Biddenden Maids biscuit sells for £100
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An 18th century biscuit made to commemorate the philanthropy of a pair of conjoined twins has been sold for £100 at auction.
Biddenden Cakes were a rectangle hard biscuit moulded with an image of Mary and Eliza Chulkhurst – known as the Biddenden Maids.
The twins were born in the village of Biddenden in Kent in 1100 and lived until the age of 34.
We’ve sold quite a few pieces of wedding cake from the Charles and Diana wedding of 1981 for as much as £1,000 and we are no strangers to selling quirky collectables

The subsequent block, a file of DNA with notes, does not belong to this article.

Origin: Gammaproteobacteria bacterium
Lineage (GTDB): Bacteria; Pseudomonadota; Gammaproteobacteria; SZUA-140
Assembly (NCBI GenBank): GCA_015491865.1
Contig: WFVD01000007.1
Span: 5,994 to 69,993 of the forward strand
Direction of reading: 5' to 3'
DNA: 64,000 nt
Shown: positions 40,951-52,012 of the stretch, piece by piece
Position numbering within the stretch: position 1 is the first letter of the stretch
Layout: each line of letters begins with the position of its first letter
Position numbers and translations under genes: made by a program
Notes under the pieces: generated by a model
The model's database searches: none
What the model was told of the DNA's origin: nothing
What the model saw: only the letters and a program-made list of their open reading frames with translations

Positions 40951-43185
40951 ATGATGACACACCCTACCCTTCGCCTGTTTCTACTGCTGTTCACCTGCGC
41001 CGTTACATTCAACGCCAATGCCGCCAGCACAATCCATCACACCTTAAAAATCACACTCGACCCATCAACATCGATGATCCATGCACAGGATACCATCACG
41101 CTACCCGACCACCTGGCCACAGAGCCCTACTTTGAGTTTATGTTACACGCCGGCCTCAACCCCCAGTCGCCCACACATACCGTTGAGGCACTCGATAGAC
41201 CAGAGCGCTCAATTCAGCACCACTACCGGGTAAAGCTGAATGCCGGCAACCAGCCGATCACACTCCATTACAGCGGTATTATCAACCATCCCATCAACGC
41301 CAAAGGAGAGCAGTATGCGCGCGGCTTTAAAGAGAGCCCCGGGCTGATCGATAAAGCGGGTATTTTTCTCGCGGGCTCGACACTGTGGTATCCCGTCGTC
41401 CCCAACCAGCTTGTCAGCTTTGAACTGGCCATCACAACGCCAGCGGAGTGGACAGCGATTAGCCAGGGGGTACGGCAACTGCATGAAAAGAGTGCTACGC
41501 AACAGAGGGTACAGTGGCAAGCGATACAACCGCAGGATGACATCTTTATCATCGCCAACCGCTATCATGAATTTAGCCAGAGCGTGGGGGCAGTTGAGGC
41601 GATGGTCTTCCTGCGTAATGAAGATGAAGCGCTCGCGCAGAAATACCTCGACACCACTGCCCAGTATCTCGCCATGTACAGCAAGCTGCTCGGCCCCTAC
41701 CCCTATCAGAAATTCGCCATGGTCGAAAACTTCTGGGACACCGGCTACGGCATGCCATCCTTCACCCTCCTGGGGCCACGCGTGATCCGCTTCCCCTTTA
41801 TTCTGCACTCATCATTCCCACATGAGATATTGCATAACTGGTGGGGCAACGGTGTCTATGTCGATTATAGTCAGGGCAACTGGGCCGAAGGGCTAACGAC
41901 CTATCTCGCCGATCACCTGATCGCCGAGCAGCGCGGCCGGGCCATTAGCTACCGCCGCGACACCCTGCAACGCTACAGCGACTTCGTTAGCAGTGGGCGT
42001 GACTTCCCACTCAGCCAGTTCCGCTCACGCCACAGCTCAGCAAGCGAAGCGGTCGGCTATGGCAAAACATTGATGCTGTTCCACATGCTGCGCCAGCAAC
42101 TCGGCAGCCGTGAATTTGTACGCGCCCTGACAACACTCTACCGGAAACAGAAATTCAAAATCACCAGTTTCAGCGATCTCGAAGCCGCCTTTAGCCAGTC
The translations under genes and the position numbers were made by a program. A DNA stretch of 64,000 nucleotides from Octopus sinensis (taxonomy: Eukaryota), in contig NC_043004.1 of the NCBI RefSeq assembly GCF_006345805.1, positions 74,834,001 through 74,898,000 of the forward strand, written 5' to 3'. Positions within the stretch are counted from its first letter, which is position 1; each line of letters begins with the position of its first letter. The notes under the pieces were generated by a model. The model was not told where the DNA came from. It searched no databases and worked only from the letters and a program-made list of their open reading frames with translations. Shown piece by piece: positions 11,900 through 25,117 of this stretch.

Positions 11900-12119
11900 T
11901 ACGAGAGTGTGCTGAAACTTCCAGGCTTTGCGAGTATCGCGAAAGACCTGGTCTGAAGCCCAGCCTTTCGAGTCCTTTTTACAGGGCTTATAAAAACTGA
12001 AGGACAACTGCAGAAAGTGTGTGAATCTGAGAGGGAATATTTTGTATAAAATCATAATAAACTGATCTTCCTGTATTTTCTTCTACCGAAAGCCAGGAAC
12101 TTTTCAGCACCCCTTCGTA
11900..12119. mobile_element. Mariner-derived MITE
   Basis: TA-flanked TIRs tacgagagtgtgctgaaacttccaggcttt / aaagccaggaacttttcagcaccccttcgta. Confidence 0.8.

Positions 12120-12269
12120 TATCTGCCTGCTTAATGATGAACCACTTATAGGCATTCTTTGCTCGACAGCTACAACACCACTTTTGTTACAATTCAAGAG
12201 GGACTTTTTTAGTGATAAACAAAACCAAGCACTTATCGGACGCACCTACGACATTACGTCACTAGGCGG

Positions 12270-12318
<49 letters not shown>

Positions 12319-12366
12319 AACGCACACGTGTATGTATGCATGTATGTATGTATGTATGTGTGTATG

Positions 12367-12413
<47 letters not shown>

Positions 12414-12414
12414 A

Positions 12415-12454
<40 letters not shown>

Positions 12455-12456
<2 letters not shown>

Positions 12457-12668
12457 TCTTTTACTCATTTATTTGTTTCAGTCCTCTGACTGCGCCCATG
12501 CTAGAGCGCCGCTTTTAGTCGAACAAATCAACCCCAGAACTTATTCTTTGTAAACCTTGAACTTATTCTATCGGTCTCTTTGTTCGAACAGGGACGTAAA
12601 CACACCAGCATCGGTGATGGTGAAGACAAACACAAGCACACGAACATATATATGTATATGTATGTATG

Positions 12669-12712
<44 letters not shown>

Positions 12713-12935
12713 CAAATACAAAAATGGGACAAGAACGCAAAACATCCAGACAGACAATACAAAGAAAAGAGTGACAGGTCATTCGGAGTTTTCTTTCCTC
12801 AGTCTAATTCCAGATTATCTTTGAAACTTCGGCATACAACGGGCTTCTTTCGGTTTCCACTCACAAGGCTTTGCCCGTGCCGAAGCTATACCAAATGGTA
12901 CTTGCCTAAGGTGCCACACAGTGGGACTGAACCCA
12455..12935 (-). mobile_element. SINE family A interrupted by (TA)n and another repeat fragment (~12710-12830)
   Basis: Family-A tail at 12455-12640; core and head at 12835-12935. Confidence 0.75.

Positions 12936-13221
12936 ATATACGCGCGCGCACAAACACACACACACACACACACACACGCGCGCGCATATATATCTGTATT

Tradition has it that when one of the twins died the other refused to be separated from her dead twin saying, As we came together we will go together, and died six hours later.
The sisters are reputed to have bequeathed land to the village, known as the “Bread and Cheese Lands”.
The rent from which was used to pay an annual dole of food and drink to the poor at Easter.
Since at least 1775 the dole included Biddenden Cakes bearing the effigy of the conjoined maids.
The biscuit went under the hammer at Dominic Winter Auctioneers in South Cerney, Gloucestershire, and was bought by a private collector based in Kent.
Other Biddenden Cakes can be found in the Pitt Rivers Museum in Oxford and the Wellcome Collection in London.
Auctioneer Chris Albury said: “We’ve sold quite a few pieces of wedding cake from the Charles and Diana wedding of 1981 for as much as £1,000 and we are no strangers to selling quirky collectables.”
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